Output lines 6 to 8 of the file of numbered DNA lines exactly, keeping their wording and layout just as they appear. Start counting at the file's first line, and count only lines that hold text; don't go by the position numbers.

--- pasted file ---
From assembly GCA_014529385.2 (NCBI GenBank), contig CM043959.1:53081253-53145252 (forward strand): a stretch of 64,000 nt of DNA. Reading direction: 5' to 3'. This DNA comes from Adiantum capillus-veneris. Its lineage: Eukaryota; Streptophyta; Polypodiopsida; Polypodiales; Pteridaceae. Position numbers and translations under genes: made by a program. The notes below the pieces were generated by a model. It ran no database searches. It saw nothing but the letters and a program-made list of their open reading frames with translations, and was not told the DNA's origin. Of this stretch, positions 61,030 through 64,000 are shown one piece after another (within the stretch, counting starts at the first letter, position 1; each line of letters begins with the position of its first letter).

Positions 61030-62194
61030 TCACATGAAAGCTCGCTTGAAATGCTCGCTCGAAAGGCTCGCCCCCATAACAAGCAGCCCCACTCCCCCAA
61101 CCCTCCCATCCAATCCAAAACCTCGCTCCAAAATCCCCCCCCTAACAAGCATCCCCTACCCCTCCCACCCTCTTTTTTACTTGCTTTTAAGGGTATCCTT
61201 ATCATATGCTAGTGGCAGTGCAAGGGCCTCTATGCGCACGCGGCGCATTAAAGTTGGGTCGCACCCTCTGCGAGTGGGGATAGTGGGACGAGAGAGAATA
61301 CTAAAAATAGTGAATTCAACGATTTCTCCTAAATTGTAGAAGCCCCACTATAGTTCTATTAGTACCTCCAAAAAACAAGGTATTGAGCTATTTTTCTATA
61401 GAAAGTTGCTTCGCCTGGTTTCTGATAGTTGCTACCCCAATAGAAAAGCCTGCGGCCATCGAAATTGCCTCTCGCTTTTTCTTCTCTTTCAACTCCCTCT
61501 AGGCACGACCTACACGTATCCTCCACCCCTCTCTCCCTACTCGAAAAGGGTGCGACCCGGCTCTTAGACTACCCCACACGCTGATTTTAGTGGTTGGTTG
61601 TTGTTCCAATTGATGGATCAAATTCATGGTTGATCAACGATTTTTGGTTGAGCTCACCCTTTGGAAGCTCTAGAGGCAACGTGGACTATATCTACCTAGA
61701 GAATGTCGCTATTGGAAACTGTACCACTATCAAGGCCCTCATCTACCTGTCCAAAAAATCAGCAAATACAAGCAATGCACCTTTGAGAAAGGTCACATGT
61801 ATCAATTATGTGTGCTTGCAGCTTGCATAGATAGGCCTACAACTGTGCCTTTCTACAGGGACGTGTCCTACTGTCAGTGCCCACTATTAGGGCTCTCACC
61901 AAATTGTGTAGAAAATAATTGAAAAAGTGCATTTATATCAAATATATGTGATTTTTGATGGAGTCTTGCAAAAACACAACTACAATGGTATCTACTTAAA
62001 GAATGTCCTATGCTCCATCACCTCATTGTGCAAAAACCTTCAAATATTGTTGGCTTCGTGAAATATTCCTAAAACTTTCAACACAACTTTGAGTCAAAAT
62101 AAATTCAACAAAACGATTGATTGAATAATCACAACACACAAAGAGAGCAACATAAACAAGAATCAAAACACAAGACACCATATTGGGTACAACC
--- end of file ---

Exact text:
61301 CTAAAAATAGTGAATTCAACGATTTCTCCTAAATTGTAGAAGCCCCACTATAGTTCTATTAGTACCTCCAAAAAACAAGGTATTGAGCTATTTTTCTATA
61401 GAAAGTTGCTTCGCCTGGTTTCTGATAGTTGCTACCCCAATAGAAAAGCCTGCGGCCATCGAAATTGCCTCTCGCTTTTTCTTCTCTTTCAACTCCCTCT
61501 AGGCACGACCTACACGTATCCTCCACCCCTCTCTCCCTACTCGAAAAGGGTGCGACCCGGCTCTTAGACTACCCCACACGCTGATTTTAGTGGTTGGTTG